Why Is This Important?
Being able to remember and follow directions
helps children be better learners.
Ask your child: What can you do to help you remember directions?
Possible answers: Listen. Use the
Listening Rules. Focus attention. Use an attent-o-scope. Repeat the directions to myself.
What parts of your body do you need to use to listen and follow directions?
Possible answers: My ears,
my eyes, and my brain.
Practice at Home
Before giving directions for daily activities, remind your child to listen and focus. Then ask your child to repeat
back the directions before starting. For example:
You need to listen and focus on these directions.
Wait for your child to focus.
Please take your plate
from the table and put it on the counter next to the sink. Now repeat out loud what I asked you to do.
Activity
Give your child basic directions for how to draw a smiley face in the box. Before giving the directions, remind
your child to listen, focus, and repeat the directions before starting to draw. Give the directions one at a time.
Sample directions:
1.
Draw a big circle for the face.
2.
Draw two small circles for the eyes.
3.
Draw one circle for the nose.
4.
Draw a half circle for the mouth.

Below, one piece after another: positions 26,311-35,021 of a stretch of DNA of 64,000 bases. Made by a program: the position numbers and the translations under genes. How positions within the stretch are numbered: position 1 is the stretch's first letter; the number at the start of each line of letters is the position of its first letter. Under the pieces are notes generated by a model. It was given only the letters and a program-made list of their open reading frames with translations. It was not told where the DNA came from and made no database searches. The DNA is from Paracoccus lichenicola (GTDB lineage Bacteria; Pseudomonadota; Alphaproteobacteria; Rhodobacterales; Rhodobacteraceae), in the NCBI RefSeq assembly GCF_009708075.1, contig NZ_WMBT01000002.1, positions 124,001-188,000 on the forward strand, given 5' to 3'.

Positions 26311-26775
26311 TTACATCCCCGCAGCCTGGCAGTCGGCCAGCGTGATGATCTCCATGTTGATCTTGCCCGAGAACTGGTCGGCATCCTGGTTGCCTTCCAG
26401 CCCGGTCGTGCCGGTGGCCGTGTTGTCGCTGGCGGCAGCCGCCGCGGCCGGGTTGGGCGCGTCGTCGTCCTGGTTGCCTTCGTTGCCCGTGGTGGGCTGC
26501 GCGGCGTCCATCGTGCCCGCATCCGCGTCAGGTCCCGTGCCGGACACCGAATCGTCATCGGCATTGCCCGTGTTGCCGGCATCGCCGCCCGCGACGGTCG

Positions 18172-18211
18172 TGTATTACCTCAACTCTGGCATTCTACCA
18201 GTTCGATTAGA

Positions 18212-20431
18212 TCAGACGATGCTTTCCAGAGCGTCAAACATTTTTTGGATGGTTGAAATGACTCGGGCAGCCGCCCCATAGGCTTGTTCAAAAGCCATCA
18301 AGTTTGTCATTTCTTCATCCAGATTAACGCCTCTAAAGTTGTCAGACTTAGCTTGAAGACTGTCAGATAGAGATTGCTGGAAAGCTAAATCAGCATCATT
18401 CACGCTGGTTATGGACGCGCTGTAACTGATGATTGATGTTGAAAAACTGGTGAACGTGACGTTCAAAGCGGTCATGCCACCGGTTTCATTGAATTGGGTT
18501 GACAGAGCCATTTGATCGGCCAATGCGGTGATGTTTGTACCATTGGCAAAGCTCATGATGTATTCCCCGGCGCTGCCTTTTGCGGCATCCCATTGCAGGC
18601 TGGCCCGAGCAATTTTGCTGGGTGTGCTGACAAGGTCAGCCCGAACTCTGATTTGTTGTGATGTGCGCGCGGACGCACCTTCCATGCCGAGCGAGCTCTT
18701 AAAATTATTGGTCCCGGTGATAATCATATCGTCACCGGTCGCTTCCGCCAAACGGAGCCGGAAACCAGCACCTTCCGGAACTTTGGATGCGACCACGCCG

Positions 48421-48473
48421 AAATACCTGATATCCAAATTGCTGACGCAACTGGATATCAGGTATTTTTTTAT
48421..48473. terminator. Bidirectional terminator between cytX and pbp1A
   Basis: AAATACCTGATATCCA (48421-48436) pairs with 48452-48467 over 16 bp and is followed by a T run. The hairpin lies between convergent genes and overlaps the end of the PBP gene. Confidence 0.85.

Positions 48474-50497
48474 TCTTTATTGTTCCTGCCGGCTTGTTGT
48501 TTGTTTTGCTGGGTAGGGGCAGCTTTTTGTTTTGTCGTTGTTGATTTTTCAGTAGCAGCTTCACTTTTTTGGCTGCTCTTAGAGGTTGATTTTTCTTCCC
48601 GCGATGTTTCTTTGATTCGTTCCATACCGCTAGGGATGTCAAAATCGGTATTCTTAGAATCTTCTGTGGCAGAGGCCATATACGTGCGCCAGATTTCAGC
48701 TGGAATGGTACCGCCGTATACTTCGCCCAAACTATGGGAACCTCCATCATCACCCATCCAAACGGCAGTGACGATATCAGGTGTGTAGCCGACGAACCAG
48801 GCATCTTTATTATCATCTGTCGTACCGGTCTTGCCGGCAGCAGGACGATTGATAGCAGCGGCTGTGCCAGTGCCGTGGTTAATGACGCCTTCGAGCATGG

Option:
Now switch places. Let your child give you directions for a simple drawing.
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Lesson 4: Self-Talk for Staying on Task
Kindergarten, Unit 1
Focus.
Now it’s time for shoes.
What Is My Child Learning?
Your child is learning that self-talk is when
you talk to yourself in a quiet voice or in
your head. Your child is also learning to
use self-talk to stay on task and remember
directions.
Why Is This Important?
Self-talk is an important learning tool that
children can use to help themselves listen,
follow directions, and focus.
Ask your child: What is self-talk?
Second Step answer: When you talk to yourself in a quiet voice or in your head.
When are some times you use self-talk?
Possible answers: When I repeat directions to myself. When I switch on
my attent-o-scope. When I want to ignore someone who is distracting me. When I need to focus on my work.
Practice at Home
When you see your child becoming distracted while doing daily tasks, remind him or her to use one or more of
the self-talk words from the activity below. For example:
I see you are having trouble focusing on getting ready for school. What can you say to yourself to
help you stay on task?
Wait for your child to respond.
What is the first thing you need to do?
Wait for
your child to respond.
What is the next thing you need to do?
Activity
Help your child come up with self-talk to help stay on task in the following daily scenarios. Then write one other
daily task and fill in the self-talk to use for that task.
Getting Ready for School Getting Ready for Bed
Picking Up Toys
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Lesson 5: Being Assertive
Kindergarten, Unit 1
What Is My Child Learning?
Your child is learning how to ask assertively
for help from an adult when he or she is
stuck and doesn’t know what to do.
Why Is This Important?
When there is something children don’t